This past Friday the Pickering, Ajax, Whitby, and Scarborough area experienced an intense storm, which served as a reminder of the upcoming summer storm season in Ontario. So this week I thought it might be helpful if I talked a bit about what veterinarians call “storm phobia”. I have some experience with this topic as one of my two golden retrievers, Yukon, used to be very afraid of storms. My husband and I got Yukon at 10 weeks of age from a family wanting to give him up, and we had no clue that he was fearful of storms. I wish you could have seen the look on his face when he experienced his first thunderstorm with us. His eyes were huge. I thought they were going to bug out of his head, and then he bolted when the lightening struck. It was obvious that we needed to work with Yukon to help him get over his fears. Here is what we did:
1). We addressed Yukon’s symptoms right away. Since storm phobia is considered a progressive behavioural issue, meaning that it can get worse with each storm, it is important that even mild signs of anxiety to storms be addressed. Watch for signs of repeated yawning, lip licking/smacking, pacing, signs of restlessness, whining and howling, and shivering/shaking. Fearful pets often try to escape from storms by hiding in closets or under beds or the sofa.
2). We modeled “appropriate” behaviour. Given that pets often look to us, and other pets in the family to figure out how they should be feeling in any situation, it is important that you act calm and relaxed during storms. I think pets pick up on that energy and behaviour and adjust theirs accordingly. For Yukon, I think the fact my husband and I are not bothered by storms, and we tend to carry on business as usual during them, and the fact that our other Golden, Charley, tends to sleep through storms, was reassuring to Yukon that there was nothing to be afraid of.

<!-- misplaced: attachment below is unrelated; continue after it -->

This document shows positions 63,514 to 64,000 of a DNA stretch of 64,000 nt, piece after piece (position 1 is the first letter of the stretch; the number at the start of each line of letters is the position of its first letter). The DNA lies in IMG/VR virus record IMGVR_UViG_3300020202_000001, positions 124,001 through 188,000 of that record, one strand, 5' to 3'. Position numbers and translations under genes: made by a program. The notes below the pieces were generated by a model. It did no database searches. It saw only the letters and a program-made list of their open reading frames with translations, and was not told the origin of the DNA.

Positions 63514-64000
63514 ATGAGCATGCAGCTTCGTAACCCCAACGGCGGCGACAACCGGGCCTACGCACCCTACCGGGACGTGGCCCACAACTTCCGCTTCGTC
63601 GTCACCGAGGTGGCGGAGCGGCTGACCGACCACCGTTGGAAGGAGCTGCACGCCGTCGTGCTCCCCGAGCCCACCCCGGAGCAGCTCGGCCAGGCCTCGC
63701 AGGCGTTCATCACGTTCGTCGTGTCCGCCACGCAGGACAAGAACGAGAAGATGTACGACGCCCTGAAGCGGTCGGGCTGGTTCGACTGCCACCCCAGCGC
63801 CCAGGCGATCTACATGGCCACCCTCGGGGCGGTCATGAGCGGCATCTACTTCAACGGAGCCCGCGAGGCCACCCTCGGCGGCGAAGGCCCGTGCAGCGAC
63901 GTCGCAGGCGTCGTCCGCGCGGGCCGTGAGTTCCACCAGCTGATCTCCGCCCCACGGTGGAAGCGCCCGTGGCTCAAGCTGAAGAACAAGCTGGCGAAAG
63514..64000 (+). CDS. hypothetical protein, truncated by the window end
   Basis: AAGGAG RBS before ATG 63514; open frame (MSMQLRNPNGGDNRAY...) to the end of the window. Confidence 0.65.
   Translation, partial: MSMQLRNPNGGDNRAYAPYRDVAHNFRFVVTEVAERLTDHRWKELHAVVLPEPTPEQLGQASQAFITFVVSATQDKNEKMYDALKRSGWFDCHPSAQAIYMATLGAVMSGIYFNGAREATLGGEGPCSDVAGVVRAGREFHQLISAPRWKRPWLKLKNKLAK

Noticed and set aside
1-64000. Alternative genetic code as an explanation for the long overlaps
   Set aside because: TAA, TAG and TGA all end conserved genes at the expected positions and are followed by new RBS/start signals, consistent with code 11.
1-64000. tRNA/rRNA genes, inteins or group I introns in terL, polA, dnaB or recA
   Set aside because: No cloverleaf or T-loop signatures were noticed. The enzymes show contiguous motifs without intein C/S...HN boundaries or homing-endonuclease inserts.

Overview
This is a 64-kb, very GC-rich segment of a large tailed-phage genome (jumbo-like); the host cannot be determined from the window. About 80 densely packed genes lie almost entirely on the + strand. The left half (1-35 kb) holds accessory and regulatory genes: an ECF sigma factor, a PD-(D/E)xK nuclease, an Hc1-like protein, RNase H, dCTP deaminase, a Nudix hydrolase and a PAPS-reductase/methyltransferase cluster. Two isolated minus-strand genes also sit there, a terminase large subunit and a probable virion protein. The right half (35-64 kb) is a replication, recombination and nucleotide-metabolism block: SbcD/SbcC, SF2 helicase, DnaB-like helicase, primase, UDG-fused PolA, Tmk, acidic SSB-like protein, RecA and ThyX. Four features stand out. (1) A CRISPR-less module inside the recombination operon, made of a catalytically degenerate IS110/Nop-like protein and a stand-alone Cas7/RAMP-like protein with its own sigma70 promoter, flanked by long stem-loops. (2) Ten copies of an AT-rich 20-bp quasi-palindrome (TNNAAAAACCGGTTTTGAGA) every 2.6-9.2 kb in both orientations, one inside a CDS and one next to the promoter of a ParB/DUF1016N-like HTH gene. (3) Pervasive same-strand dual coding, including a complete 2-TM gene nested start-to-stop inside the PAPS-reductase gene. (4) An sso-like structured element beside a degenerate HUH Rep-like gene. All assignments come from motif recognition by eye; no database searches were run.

3.) We also used distraction. In Yukon’s case he loves to play with the soccer ball. So during a storm we would take the dogs to the basement and my husband, Charley, and myself would play soccer. Because of his fear, Yukon was not very interested in playing at first, but eventually his desire to play overcame his fearful feelings and he joined in the game. Again, I think seeing the three of us having fun, even with the crashing and booming of the storm, reassured Yukon that things were going to be ok.
4.) We established a “safe” place for Yukon to escape to during a storm. We used a crate, and placed it in the basement where the sounds would be muffled and the lightning flashes were not as obvious. We placed a comforter in the bottom of the crate and heavy blankets over the top to help mute the sounds and left the door open because we didn’t want him to feel trapped. Before the next storm, we spent a lot of time associating his safe place with positive experiences, like treats, food, play, etc. This is important because you may not always be home when a storm occurs, and at least your pet will have a comforting place to ride out the storm in your absence.
Although we did not need to do this for Yukon, another technique is to desensitize your pet to the sounds associated with storms. I have suggested this technique to a couple of clients and they both found it helpful. Desensitization involves playing a sound recording of thunderstorms at a volume that is audible to your pet but does not create any fear or anxiety in your pet. Then, over repeated sessions the volume is slowly increased until your pet is no longer affected by the storm sounds. For this technique to work it must be done over several months, it is not a weekend fix. If you turn up the volume too quickly, before your pet is accustomed to the present volume, your pet could regress. You need to be patient. Also, this should be done during the non-storm season. If your pet is showing no signs of stress at a specific volume, you can give them treats, food, or play in order to associate the storm sounds with a positive experience – known as counter-conditioning.
Now, in Yukon’s case the level of fear was relatively mild, but with more severe cases of storm phobia medication may be required, in association with the techniques suggested above. There are medications that can be administered to help calm your pet and more natural products like pheromone diffusers and collars, the “Thunder Shirt” and other natural supplements. Each pet is different and some things may work better for some than others. Be prepared to try different things until you find what works best for your pet.
I hope these suggestions help. For Yukon they were effective, and he now sleeps through storms.
As always check with your pet’s veterinarian to discuss the best program to help your pet’s sensitivity to storms.
Wishing you the best, Dr. Kathleen Fulop.